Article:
• 70 (Germany)
  • 60 (UK)
  • 11 (France)

The second part 0012345 is the unique and incrementing order identifier.

When downloading the invoice, a URL like this is called:


As a fun fact HTTPS is used to secure data in transit, which is completely useless since there is no authentication. At least we can be sure that the invoice originates from the advertised source :-D

There are plenty of unprotected invoices out there, judging from the last valid invoice ID.

Country Amount
Germany 75.000
United Kingdom 63.000
Netherlands 32.000
Belgium 21.000
France 14.000
Italy 6.000
Ireland 1.500
Spain 1.000
Total 231.500+


Now, asking the obvious: what could someone do with this? Such invoices contain personal information like address, phone numbers, payment and shipping data, gender, body metrics and financial capabilities. Taking the typical demography of 7FAM customers into account, this makes the leaked data very valuable for unsolicited advertising, data validation, data enrichment, identity theft, harassment and stalking. This flaw also provides insights to internal 7FAM sales metrics for the region.

One aspect is really ugly, which is stalking. There are a lot of sick fucks out there that would really like to get a list of wealthy women around them that wear size 27 skinny jeans. 7FAM just provides them this data and they even get a phone number on top. I’m quite sure 7FAM customers would agree that this is a major breach.

Despite being mentioned multiple times during conversations with 7FAM, their “Internal IT Team” did not ever contact me. Interestingly enough my requests to help and provide details were shut down with “IT is working on it” nonetheless. It’s beyond my imagination what they were working on while apparently not knowing anything about the leak.

This whole process is a sad prime example for how NOT to handle security incidents. Such things will not just go away and rejecting help without having any information at hand is rather pointless. Denial will not get you anywhere, its all about having the right means, knowledge and awareness within your organization. Not just because GDPR tells you to…

The story so far

Securing HTTP has luckily become a commodity over the last couple of years, even for mainstream sites which only did enable secure connections for authentication processes before, if at all. Browsers start to implement more features (HPKP, CSP, HSTS…) with even better usability and start to get rid of legacy protocols and ciphers. At this corner of the internet, the state of TLS looks really good and everyone feels great about green lock-signs. But whats about less obvious areas of secure communication?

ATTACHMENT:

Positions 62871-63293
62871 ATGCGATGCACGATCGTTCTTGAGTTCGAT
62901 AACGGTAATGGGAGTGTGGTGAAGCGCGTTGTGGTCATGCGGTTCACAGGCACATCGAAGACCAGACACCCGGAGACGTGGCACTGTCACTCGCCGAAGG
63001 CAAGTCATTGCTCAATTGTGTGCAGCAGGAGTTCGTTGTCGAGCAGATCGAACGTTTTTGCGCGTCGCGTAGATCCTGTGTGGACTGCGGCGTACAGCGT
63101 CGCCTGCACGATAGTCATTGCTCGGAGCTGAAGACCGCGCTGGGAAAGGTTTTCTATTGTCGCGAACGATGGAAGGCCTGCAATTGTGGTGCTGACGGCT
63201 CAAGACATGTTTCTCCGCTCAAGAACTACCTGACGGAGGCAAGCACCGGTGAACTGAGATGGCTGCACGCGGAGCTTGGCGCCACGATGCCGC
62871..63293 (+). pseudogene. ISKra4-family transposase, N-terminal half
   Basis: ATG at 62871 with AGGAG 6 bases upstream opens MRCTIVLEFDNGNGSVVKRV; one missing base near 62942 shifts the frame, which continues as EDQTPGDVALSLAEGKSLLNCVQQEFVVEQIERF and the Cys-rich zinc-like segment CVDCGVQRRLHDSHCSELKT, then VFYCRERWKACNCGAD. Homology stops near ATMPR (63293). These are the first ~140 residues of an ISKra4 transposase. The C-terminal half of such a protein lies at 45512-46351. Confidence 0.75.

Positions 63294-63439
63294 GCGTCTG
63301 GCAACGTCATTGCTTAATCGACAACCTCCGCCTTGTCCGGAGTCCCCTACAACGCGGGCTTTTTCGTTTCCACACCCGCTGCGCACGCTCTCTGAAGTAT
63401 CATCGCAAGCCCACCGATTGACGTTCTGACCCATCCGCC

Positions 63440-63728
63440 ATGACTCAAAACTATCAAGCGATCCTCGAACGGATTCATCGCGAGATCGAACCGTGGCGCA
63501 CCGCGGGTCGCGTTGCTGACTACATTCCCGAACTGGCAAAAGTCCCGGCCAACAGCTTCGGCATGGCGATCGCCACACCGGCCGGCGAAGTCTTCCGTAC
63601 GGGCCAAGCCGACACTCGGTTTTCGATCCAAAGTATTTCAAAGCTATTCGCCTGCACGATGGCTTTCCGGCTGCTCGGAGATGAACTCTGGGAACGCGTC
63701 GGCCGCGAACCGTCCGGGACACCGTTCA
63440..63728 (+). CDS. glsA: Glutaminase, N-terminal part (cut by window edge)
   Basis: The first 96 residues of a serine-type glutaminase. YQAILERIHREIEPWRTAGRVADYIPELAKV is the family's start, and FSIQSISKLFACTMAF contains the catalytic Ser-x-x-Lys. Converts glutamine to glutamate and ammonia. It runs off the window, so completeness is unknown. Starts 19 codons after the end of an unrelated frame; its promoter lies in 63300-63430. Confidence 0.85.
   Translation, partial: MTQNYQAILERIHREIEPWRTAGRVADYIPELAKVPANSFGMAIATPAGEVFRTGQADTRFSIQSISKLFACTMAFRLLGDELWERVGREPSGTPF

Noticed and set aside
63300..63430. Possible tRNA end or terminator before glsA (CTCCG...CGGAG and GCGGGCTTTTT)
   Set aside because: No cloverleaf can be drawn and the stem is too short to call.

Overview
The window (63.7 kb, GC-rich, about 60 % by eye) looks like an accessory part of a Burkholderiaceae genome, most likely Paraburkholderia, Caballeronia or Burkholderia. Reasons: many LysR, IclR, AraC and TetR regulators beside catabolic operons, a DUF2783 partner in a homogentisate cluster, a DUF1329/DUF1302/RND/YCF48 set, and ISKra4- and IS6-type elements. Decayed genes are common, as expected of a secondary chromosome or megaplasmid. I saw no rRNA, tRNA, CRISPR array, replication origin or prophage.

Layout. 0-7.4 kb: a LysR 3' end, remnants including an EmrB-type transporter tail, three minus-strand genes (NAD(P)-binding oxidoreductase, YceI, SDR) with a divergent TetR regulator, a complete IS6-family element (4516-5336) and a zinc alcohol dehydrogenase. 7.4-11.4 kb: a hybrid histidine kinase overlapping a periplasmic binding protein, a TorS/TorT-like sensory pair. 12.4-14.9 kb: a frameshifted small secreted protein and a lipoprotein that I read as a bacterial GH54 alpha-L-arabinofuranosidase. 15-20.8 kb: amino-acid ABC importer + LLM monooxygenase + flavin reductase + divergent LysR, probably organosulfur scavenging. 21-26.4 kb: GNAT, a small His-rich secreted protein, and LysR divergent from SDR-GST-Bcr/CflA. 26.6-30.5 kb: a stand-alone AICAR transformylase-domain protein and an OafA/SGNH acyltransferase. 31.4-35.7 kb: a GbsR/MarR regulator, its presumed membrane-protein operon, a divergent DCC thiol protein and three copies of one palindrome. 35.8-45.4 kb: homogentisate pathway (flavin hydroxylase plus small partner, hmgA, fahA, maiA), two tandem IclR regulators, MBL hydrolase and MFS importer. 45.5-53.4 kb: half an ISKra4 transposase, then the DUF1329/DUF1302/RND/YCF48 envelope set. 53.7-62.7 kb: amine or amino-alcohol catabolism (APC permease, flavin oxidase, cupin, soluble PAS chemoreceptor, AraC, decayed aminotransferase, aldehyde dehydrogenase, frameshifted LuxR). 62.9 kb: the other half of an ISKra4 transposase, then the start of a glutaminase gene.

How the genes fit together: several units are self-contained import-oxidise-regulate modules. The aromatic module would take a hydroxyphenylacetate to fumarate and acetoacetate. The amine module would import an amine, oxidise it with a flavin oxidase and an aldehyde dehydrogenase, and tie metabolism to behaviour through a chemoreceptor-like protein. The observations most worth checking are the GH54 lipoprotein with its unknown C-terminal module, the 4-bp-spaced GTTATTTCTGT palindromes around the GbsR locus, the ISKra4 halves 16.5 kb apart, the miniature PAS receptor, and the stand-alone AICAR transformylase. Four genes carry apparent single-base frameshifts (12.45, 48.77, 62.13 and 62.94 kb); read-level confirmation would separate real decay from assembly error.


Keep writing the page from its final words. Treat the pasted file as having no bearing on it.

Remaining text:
E-Mail for example has seen lots of good initiatives to enhance security primarily with the goal of reducing Spam (DKIM, Greylisting, Domain validation…). Apart from that the situation still looks quite ugly. There are indeed options for skilled end-users to do end-to-end encryption using SMIME, PGP for mail clients and to use browser-based crypto or server-side solutions for webmail applications. However, these solutions are either too complicated or only cover niches. Ultimately users could do something to improve their security when sending mail, but there is no solution to demand receiving mail securely - while incoming mail represents the vast majority of John Doe’s mail traffic.

By design E-Mail - more specifically SMTP - depends on servers talking to each other. Clients (like Outlook, GMail or Apple Mail) submit their messages to the configured server and let SMTP figure out a suitable route to deliver the mail across the internet and local networks. This leads to a quite robust infrastructure but takes away influence on security if the user did not encrypt the message. There is no way to tell or define what route a mail will take and if those servers communicate in a secure way with each other. Even when running a well configured mail server yourselves there is always a chance that a incoming mail was transferred in plain-text between two other servers. The recipient can only figure this out after receiving the mail, which might have been compromised by then. Keeping in mind what kind of sensitive data gets sent around multiple billion times per day, this is really troubling.

Security vs. cost

Operators of larger mail services usually enable strong security features but the majority of smaller operators does not care as much. With an almost bullet-proof configuration, there is a huge chance of not being able to communicate to many services. For example, while GMail or Outlook.com may use top notch security, many mails are sent by non-public mail operators such like your bank, random businesses or small online-shops. These guys often have no clue about proper SMTP configuration or have to depend on ancient mail system configurations for the sake of compatibility. Having a substantial error rate, say 5%, when sending or receiving invoices, general purpose or business communication leads to high cost.